The eighty-first Minnesota Legislature first convened on January 5, 1999. The 67 members of the Minnesota Senate were elected during the General Election of November 5, 1996, and the 134 members of the Minnesota House of Representatives were elected during the General Election of November 3, 1998.

79th Minnesota Legislature

The seventy-ninth Minnesota Legislature first convened on January 3, 1995. The 67 members of the Minnesota Senate were elected during the General Election of November 3, 1992, and the 134 members of the Minnesota House of Representatives were elected during the General Election of November 8, 1994.

76th Minnesota Legislature

The seventy-sixth Minnesota Legislature first convened on January 3, 1989. The 67 members of the Minnesota Senate were elected during the General Election of November 4, 1986, and the 134 members of the Minnesota House of Representatives were elected during the General Election of November 8, 1988.

75th Minnesota Legislature

The seventy-fifth Minnesota Legislature first convened on January 6, 1987. The 67 members of the Minnesota Senate and the 134 members of the Minnesota House of Representatives were elected during the General Election of November 4, 1986.

74th Minnesota Legislature

The seventy-fourth Minnesota Legislature first convened on January 8, 1985. The 67 members of the Minnesota Senate were elected during the General Election of November 2, 1982, and the 134 members of the Minnesota House of Representatives were elected during the General Election of November 6, 1984.

73rd Minnesota Legislature

The seventy-third Minnesota Legislature first convened on January 4, 1983. The 67 members of the Minnesota Senate and the 134 members of the Minnesota House of Representatives were elected during the General Election of November 2, 1982.

72nd Minnesota Legislature

The seventy-second Minnesota Legislature first convened on January 6, 1981. The 67 members of the Minnesota Senate and the 134 members of the Minnesota House of Representatives were elected during the General Election of November 4, 1980.

71st Minnesota Legislature

The seventy-first Minnesota Legislature first convened on January 3, 1979. The 67 members of the Minnesota Senate were elected during the General Election of November 2, 1976, and the 134 members of the Minnesota House of Representatives were elected during the General Election of November 7, 1978.

70th Minnesota Legislature

The seventieth Minnesota Legislature first convened on January 4, 1977. The 67 members of the Minnesota Senate and the 134 members of the Minnesota House of Representatives were elected during the General Election of November 2, 1976. It was the first Minnesota Legislature since the thirty-eighth Minnesota Legislature whose members of the Minnesota Senate were chosen in partisan elections.

69th Minnesota Legislature

The sixty-ninth Minnesota Legislature first convened on January 7, 1975. The 67 members of the Minnesota Senate were elected during the General Election of November 7, 1972, while the 134 members of the Minnesota House of Representatives were elected during the General Election of November 5, 1974. The sixty-ninth Legislature was the first Minnesota Legislature to sit after the repeal of the requirement that Minnesota legislators be chosen in legally nonpartisan elections.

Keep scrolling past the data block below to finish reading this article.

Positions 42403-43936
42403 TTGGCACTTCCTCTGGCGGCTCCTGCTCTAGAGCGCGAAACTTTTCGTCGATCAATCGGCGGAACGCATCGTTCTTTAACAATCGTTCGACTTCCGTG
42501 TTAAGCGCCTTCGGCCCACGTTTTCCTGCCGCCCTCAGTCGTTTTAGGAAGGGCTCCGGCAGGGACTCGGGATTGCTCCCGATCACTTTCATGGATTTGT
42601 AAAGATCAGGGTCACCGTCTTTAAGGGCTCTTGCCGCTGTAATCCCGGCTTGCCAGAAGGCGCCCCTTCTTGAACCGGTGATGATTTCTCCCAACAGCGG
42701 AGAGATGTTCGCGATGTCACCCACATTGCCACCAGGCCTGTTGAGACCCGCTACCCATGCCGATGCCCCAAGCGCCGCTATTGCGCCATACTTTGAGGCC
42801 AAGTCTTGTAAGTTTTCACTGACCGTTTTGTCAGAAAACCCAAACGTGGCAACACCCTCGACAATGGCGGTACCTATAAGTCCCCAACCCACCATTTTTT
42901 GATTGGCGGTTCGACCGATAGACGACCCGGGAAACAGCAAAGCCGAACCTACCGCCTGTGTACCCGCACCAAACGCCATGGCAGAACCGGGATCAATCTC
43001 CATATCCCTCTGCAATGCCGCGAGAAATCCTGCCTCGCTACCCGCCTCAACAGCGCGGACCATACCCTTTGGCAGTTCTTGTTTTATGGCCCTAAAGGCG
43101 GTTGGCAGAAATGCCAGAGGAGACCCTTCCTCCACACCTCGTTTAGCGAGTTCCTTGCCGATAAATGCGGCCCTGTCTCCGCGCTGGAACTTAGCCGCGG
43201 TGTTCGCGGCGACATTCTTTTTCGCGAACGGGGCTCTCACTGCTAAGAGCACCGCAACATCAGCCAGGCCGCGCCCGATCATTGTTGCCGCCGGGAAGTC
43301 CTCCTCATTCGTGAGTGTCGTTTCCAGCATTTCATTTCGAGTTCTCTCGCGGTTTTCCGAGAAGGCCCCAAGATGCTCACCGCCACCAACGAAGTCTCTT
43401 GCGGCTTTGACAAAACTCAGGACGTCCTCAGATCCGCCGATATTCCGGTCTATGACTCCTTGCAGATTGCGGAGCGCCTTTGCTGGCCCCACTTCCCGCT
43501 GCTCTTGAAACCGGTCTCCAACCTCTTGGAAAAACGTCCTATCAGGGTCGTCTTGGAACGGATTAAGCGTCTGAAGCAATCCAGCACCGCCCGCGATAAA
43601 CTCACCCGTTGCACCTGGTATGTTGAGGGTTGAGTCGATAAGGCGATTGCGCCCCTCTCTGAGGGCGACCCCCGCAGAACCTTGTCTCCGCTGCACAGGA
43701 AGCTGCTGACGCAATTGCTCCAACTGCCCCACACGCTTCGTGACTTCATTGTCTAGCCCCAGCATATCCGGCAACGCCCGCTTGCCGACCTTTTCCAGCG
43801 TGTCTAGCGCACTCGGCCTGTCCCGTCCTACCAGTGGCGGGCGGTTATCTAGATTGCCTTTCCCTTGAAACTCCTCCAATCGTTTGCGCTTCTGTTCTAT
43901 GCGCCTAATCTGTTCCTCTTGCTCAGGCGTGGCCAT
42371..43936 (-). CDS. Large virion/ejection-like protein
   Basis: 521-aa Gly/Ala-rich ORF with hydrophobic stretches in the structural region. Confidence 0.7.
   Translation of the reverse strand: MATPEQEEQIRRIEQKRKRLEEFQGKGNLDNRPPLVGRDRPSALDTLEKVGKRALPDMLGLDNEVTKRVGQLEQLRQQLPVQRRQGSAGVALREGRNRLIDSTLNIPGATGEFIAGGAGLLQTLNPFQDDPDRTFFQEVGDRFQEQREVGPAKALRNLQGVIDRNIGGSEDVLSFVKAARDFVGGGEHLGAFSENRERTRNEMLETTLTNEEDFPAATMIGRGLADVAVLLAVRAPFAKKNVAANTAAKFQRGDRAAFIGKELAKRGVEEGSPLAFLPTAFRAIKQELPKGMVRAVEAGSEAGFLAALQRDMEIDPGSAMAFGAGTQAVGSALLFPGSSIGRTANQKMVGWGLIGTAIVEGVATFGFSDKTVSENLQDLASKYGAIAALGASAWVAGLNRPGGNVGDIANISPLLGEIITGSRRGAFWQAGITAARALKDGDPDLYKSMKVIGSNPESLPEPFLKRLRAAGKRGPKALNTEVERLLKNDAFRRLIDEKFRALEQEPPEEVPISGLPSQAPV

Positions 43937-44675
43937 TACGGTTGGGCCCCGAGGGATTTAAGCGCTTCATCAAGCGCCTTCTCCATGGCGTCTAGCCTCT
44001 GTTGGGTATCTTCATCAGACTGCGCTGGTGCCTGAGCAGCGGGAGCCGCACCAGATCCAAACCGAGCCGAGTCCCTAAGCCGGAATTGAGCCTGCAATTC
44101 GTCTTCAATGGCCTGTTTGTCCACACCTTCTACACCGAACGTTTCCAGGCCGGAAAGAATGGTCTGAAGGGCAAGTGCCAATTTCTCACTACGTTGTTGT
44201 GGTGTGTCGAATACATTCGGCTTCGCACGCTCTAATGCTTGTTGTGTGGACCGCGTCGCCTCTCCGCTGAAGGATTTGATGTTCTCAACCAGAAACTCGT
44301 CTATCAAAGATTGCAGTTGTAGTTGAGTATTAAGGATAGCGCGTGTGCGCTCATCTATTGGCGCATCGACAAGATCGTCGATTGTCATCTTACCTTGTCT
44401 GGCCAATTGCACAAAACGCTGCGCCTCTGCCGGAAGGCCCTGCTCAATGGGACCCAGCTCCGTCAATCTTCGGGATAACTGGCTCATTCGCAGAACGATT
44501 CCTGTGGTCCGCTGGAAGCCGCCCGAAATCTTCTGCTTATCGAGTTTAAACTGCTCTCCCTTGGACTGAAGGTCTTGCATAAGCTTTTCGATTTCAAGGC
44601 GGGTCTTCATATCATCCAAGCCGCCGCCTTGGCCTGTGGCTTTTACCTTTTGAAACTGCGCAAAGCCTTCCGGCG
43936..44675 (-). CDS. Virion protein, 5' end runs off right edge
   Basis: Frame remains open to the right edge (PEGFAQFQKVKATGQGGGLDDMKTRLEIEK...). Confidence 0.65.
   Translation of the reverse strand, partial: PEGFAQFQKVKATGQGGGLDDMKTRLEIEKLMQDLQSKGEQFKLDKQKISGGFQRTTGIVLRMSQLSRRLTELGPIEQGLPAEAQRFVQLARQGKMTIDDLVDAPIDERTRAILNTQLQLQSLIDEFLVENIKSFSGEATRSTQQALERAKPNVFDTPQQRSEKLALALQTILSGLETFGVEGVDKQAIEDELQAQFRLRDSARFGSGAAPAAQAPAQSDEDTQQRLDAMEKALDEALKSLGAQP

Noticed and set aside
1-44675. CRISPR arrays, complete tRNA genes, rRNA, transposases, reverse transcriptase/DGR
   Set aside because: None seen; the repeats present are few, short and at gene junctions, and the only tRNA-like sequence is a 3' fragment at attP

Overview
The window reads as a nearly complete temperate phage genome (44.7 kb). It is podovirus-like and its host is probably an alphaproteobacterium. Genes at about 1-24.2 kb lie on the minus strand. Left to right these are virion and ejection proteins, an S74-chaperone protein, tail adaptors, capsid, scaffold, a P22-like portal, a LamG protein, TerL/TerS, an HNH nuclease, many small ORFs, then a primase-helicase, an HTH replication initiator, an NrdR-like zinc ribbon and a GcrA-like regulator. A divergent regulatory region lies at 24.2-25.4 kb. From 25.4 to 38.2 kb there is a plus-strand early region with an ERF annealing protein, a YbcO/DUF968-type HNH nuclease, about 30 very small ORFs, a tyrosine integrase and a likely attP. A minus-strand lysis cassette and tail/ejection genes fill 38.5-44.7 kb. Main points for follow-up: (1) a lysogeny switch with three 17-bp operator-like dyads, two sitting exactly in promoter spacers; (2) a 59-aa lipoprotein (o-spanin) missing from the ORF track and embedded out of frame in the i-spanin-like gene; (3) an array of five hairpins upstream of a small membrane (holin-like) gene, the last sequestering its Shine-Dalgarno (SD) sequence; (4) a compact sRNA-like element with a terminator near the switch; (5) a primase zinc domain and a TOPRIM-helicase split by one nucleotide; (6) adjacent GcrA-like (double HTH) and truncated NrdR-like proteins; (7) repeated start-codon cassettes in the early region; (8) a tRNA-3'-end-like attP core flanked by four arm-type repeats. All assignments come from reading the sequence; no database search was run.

92nd Minnesota Legislature

The Ninety-second Minnesota Legislature is the legislature of the U.S. state of Minnesota from January 5, 2021 to January 3, 2023. It is composed of the Senate and House of Representatives, based on the results of the 2020 Senate election and 2020 House election.

References

  1. Van Oot, Torey. "Minnesota legislators set to get $1,500 pay raise". Star Tribune. Retrieved January 10, 2021.
  2. Legislatures, National Conference of State. "Number of Legislators and Length of Terms in Years". www.ncsl.org. Retrieved November 21, 2017.
  3. "Frequently Asked Questions - - Minnesota Legislature". www.leg.state.mn.us. Retrieved September 28, 2019.
  4. "Sessions of the Minnesota State Legislature and the Minnesota Territorial Legislature, 1849-present". Minnesota Legislative Reference Library. Retrieved October 19, 2019.
  5. "Creation and Organization of Executive Branch Agencies". Minnesota House of Representatives Research Department. Retrieved February 27, 2014.
  6. "Senate Confirmations: Problematic Governor Appointments - Minnesota Legislative Reference Library". www.leg.state.mn.us. Retrieved October 19, 2019.
  7. "Minn. Const. art. IV, § 3". Constitution of the State of Minnesota. Retrieved January 24, 2013.
  8. "Minn. Const. art. IV, § 4". Constitution of the State of Minnesota. Retrieved January 24, 2013.
  9. "President and President Pro Tempore of the Minnesota Senate, 1849-present". Minnesota Legislative Reference Library. Retrieved January 24, 2013.
  10. "Minnesota Senate President and President Pro Tempore, 1849-present - Minnesota Legislative Reference Library". www.leg.state.mn.us. Retrieved October 19, 2019.
  11. Ferguson, Dana. "MN Republicans re-elect Gazelka as senate majority leader". Duluth News Tribune. Retrieved October 19, 2019.
  12. Davis, Don (January 11, 2016). "Minnesota Senate Building quietly opens in spite of disagree..." Forum News Service. Retrieved November 21, 2017.
  13. "After controversy, new Minnesota Senate Office Building finally opens". Twin Cities. January 11, 2016. Retrieved November 23, 2017.
  14. Stassen-Berger, Rachel E. (August 6, 2017). "How the newly restored Minnesota Capitol came to be". St. Paul Pioneer Press. Retrieved October 19, 2019.
  15. "Party Control of the Minnesota Senate, 1951-present". Minnesota Legislative Reference Library. Retrieved November 13, 2018.

Coordinates: 44°57′19″N93°6′10″W / 44.95528°N 93.10278°W / 44.95528; -93.10278